Things I Learned from My First Post to Hacker News

A cautionary success story...

I posted my first article to Hacker News last week. For the past four months, I had been eagerly awaiting the "100 Unique Visitors" mark on my Google Analytics dashboard. Within the first hour of posting I had a few thousand. The article peaked at the #7 spot with a total of 7,955 unique visitors for the day. The corresponding number for the previous day was two.

Needless to say it was an exciting day for this amateur blogger, and I wanted to share a few things I learned.

1. Don't assume your first article won't be seen by thousands

In fact, assume every article you ever write will. When I decided to submit to HN, my motivation was more along the lines of familiarizing myself with the process and maybe gaining a few hundred hits. I don't know why, but I subconsciously assumed my article was destined to never make it pass page 5. Needless to say I was a little nervous and checking my grammar around the time it hit the front page.

Takeaway: if you put something out there, always be prepared for it to be viewed by thousands. If you don't want it to be, why are you blogging?

2. Be prepared for the traffic

After I posted the article, it ended up on another news site to which a colleague of mine subscribes. He was excited to see an article from someone he knew, but then shared his disappointment to discover I didn't have an RSS feed. I've since dusted off my Twitter account and created an RSS feed, but it would've been far better to have these in place before thousands of people visited my site.

Takeaway: make next steps easy. Give people an obvious way to get your content in the future.

3. You can write with one audience in mind, but not all readers will fall into that box

I write for people in my same shoes or a little younger. So twenty-somethings interested in tech and moving their career forward. But some of the people who read the article came from vastly different demographics and company cultures and, therefore, saw my advice in a very different light. I think this led to some confusion and disagreement in the comments section.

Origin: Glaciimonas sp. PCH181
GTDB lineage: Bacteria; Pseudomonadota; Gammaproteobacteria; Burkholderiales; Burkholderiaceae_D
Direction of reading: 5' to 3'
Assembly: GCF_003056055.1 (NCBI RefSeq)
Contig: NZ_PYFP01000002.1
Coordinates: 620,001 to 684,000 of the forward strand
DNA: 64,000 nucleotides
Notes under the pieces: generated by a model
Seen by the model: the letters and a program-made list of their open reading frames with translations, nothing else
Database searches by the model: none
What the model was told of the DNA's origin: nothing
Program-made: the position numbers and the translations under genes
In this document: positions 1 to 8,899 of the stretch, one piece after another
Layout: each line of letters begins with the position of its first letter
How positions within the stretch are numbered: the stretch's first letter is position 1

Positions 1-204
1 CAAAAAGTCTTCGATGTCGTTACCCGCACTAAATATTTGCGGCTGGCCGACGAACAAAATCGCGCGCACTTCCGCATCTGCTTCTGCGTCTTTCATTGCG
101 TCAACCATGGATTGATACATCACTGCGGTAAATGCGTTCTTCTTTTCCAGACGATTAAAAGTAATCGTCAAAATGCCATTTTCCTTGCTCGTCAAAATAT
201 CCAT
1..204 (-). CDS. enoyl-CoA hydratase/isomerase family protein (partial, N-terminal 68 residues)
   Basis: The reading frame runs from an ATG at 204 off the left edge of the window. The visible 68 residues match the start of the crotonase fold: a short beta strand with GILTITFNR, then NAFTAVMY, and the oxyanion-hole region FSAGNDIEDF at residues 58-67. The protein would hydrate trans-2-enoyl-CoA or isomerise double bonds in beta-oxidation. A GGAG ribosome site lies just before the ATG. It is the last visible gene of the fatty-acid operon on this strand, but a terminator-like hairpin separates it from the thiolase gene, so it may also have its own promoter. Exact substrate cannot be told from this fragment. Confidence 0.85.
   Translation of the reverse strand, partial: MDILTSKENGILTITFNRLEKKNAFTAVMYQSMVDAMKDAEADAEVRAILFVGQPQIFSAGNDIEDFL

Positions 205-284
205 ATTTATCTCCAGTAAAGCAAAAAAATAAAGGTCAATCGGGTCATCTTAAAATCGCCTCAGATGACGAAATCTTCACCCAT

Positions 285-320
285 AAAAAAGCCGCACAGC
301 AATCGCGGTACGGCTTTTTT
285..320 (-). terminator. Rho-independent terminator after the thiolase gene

Takeaway: it's good to write to a specific audience but keep other audiences in mind as well. If necessary, explicitly state your audience.

4. Haters got to hate

After I posted the article, the comments started coming in. I was prepared for a good discussion with mutual respect from the opposing sides and I thank those of you who participated in that manner. What disappointed me was the poorly-throught-through comments will little regard for those who disagreed with them. I shouldn't have been too surprised as studies have shown that anger spreads faster than joy online. As my colleague lamented when I shared my experience, "Haters got to hate."

Takeaway: Don't take the negative comments personally. Better yet, don't even read the comments.

I hope you find these helpful. In light of #4, this will be the last opinion article I write with comments. If you have a piece of wisdom to add that you've learned from posting articles online, please, share it freely. Thanks.

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About Scott

I am a software engineer from Bozeman, MT enjoying the slightly warmer climate of Colorado. I think code can change lives. I think lives are worth changing. I write code.

You can find me on Twitter, LinkedIn, , and Github.